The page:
Deformities of the feet or the toes cannot escape the attention of most people. This is because of the obvious deviation that occurs. This is the case with hammertoes in people with diabetes as there are physical changes in the structure of the toes accompanied by foot pain. However, one has to undergo a thorough evaluation in order to diagnose hammertoes and rule out the possibility of other diabetic foot problems.
Diabetes and feet – Diagnosis of hammertoes
In people with diabetes, diabetic neuropathy is a common condition that leads to nerve damage along with pain, lack of sensation, tingling, or burning sensations. Nerve damage over a period of time leads to foot deformities like hammertoes.
Hammertoe is a condition in which the toes of the feet tend to bend inward instead of pointing forward. This leads to foot pain, inflammation, and discomfort while walking.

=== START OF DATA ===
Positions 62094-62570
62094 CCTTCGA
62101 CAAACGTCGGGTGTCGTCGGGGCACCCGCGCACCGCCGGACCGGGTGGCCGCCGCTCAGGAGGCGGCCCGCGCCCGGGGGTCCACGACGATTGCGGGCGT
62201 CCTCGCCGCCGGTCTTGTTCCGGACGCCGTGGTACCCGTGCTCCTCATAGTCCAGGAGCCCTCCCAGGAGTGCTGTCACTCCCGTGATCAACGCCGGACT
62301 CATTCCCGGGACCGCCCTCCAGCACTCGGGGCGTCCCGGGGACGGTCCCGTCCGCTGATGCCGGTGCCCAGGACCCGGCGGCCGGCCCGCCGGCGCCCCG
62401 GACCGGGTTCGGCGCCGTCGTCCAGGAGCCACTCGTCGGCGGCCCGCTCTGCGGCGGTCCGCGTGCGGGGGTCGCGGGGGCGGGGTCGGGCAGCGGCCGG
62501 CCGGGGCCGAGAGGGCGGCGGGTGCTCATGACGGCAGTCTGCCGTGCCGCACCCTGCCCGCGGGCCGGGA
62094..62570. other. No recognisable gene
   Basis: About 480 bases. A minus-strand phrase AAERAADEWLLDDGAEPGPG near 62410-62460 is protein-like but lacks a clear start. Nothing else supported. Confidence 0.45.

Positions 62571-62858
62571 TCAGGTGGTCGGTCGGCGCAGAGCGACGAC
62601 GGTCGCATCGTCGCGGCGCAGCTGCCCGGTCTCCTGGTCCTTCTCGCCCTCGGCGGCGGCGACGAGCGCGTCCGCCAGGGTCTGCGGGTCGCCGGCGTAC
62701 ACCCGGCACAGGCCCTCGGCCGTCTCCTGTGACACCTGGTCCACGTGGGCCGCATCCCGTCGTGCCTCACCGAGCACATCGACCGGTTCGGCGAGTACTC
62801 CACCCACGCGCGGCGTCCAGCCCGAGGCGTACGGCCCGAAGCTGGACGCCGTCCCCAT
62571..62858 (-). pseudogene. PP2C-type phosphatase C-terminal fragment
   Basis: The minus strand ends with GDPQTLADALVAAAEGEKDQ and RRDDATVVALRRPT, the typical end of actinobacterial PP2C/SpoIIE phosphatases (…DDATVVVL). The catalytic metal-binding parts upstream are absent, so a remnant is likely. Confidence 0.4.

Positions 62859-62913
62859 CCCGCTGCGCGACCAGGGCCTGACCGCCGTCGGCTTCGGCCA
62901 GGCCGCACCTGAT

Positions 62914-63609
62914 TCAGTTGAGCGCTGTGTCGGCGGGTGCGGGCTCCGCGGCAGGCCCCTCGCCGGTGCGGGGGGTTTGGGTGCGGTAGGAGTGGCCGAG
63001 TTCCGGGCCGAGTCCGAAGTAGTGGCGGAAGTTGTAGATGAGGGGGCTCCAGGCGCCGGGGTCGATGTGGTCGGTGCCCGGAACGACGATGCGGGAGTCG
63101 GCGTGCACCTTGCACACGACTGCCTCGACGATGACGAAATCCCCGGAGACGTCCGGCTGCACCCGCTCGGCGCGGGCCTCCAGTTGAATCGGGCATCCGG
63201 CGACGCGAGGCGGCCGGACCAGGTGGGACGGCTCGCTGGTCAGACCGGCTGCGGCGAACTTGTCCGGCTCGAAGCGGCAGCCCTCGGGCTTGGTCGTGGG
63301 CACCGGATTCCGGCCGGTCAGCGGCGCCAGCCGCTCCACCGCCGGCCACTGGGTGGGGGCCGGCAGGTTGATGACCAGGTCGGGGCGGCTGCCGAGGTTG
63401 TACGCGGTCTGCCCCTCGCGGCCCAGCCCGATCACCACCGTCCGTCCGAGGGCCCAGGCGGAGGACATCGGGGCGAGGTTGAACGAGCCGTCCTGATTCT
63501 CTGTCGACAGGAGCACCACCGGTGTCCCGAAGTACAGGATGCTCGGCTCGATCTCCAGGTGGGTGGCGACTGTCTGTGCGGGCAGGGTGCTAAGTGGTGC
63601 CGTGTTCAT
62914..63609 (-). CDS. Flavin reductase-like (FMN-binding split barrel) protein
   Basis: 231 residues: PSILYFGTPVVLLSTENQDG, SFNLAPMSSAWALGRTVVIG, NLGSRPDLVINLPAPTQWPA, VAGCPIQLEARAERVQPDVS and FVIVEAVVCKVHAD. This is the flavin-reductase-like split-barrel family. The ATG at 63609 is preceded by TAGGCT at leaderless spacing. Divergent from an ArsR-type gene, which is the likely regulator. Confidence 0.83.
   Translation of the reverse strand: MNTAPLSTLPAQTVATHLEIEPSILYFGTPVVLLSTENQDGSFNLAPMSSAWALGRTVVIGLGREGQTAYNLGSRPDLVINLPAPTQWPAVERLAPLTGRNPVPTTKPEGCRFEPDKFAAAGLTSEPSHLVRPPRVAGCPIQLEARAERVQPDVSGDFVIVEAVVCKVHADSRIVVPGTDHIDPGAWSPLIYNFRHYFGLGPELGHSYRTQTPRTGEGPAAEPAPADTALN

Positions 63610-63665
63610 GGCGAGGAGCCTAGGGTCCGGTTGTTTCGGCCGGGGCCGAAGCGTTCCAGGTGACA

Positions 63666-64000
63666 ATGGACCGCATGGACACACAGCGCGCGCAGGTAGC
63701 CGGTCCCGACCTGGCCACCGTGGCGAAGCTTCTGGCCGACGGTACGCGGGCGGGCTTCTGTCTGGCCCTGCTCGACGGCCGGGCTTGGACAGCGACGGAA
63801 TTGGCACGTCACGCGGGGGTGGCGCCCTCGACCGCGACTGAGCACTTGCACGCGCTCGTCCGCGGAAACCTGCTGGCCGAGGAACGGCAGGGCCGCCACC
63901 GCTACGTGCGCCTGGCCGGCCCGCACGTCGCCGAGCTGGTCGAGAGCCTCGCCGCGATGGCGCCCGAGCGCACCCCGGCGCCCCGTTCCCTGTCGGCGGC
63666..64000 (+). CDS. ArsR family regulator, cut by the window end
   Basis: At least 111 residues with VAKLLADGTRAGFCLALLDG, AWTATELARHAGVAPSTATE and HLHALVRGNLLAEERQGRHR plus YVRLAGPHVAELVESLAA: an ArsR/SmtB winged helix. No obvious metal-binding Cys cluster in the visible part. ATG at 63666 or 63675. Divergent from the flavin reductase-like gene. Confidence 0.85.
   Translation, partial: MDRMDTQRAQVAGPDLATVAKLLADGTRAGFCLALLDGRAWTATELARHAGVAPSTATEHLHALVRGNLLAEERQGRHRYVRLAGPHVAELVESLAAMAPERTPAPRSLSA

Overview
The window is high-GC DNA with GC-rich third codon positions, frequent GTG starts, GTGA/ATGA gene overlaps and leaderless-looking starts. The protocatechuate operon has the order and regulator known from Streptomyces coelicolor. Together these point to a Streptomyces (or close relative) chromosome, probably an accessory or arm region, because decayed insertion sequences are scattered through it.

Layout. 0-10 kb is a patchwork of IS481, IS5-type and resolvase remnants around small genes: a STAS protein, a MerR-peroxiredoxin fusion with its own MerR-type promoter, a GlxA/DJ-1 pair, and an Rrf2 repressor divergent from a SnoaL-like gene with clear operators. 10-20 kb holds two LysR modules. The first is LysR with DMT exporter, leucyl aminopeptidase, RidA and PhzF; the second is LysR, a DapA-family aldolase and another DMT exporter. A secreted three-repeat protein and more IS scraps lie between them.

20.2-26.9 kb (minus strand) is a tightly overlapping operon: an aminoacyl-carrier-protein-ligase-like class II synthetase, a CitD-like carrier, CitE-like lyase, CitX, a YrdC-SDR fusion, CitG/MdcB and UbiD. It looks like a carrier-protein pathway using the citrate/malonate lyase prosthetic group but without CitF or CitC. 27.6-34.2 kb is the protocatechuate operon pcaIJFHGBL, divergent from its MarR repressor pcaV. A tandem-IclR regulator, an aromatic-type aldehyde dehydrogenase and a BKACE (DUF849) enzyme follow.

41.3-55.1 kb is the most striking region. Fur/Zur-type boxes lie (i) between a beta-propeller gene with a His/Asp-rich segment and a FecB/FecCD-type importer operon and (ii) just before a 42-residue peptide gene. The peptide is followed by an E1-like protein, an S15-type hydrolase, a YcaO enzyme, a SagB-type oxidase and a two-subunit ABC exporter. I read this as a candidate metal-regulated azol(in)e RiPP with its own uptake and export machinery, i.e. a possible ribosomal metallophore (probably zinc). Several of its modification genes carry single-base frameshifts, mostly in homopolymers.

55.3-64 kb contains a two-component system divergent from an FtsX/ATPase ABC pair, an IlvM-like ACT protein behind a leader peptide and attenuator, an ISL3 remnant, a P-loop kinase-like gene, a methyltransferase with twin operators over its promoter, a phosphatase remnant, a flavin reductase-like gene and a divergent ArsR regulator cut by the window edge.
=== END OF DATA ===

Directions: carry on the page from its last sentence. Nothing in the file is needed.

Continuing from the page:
In order to accurately diagnose hammertoes, doctors have to evaluate past medical history, presence of other conditions like diabetes, arthritis, and others. Along with these other tests include:
- Physical examination of the feet
- X-ray imaging test of the affected feet in order to look for muscle or bone injuries
Once the diagnosis is confirmed and the extent of the curling is determined, doctors advice physical therapy, diabetic footwear, and sometimes surgery as part of the treatment plan for hammertoes.